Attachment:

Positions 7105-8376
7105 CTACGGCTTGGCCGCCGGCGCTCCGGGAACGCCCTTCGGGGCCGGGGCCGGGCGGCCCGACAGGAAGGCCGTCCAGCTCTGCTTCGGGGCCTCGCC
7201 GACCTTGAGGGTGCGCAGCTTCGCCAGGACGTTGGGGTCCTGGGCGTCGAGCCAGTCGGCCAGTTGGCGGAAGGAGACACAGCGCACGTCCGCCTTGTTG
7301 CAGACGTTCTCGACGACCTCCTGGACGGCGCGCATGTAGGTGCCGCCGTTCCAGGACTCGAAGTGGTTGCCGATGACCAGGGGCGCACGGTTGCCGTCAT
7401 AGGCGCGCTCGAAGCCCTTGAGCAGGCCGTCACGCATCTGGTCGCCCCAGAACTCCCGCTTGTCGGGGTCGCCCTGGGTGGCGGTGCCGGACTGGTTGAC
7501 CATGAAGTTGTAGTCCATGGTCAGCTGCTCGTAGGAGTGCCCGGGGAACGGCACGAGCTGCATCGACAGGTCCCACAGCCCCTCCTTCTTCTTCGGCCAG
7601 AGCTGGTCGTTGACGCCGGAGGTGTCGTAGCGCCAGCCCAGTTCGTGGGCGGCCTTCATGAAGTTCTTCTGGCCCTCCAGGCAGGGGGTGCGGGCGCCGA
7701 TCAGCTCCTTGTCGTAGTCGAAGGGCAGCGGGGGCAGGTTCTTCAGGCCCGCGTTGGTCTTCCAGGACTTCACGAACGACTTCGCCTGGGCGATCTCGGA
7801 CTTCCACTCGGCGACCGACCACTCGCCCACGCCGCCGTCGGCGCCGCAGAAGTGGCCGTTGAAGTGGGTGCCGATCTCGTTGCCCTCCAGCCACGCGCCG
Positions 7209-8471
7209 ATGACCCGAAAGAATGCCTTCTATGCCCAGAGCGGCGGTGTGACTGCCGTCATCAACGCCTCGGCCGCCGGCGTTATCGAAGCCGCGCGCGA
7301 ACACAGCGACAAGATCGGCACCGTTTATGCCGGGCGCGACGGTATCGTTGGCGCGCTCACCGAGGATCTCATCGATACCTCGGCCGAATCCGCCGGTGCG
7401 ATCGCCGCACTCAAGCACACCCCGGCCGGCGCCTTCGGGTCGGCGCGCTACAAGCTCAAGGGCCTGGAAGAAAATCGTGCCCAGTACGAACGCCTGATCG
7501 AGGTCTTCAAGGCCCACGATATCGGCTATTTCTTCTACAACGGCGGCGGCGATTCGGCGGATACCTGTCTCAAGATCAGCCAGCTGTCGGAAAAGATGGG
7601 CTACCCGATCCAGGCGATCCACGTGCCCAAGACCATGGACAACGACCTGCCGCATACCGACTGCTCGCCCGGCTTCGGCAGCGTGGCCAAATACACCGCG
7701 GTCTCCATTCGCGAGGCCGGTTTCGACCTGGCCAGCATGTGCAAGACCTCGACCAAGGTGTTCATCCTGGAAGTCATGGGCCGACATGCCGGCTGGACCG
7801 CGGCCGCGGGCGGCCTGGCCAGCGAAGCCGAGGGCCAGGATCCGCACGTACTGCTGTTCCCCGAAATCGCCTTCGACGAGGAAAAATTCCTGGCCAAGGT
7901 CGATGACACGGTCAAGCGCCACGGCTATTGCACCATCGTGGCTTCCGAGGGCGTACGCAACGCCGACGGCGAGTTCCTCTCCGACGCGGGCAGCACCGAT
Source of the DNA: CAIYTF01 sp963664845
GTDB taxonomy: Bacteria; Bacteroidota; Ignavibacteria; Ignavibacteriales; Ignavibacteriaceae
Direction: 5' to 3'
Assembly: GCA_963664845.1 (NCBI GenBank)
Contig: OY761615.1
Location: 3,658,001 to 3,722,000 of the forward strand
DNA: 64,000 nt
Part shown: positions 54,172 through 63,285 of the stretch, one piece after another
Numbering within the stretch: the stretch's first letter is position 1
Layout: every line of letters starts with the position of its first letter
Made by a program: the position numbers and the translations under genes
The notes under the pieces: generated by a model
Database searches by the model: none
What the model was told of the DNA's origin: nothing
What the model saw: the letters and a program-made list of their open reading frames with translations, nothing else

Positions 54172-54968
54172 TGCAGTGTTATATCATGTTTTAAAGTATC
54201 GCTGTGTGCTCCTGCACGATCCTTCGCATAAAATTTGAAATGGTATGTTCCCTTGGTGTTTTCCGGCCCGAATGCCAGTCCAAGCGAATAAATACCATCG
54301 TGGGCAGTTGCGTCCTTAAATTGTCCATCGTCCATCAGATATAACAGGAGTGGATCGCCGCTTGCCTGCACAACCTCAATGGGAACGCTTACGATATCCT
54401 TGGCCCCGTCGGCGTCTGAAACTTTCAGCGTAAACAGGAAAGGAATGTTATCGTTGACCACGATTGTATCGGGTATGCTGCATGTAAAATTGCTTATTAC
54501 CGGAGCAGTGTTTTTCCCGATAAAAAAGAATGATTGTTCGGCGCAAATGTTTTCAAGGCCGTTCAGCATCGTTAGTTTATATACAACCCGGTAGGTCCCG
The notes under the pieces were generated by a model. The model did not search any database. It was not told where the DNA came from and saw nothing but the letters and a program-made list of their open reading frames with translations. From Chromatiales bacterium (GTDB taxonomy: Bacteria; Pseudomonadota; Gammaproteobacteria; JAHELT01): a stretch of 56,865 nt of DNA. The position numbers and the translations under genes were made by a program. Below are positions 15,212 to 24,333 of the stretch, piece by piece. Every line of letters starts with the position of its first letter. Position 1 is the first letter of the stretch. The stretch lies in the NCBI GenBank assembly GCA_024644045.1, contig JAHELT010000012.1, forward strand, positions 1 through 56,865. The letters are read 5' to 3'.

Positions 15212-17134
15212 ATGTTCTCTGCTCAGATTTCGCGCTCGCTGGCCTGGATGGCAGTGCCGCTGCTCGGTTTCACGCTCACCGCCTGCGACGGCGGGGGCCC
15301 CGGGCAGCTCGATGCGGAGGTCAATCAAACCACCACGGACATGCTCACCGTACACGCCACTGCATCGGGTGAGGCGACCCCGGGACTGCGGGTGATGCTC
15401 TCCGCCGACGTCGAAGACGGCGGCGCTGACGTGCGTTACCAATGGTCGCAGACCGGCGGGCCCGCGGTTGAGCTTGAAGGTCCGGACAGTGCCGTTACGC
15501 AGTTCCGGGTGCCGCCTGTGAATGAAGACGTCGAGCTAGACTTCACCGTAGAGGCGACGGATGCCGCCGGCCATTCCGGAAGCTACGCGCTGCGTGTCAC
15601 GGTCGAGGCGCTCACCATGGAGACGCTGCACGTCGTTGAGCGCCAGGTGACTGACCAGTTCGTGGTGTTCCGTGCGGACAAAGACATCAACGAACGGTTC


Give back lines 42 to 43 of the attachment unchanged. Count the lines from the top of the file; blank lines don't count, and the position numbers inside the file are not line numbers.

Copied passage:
15212 ATGTTCTCTGCTCAGATTTCGCGCTCGCTGGCCTGGATGGCAGTGCCGCTGCTCGGTTTCACGCTCACCGCCTGCGACGGCGGGGGCCC
15301 CGGGCAGCTCGATGCGGAGGTCAATCAAACCACCACGGACATGCTCACCGTACACGCCACTGCATCGGGTGAGGCGACCCCGGGACTGCGGGTGATGCTC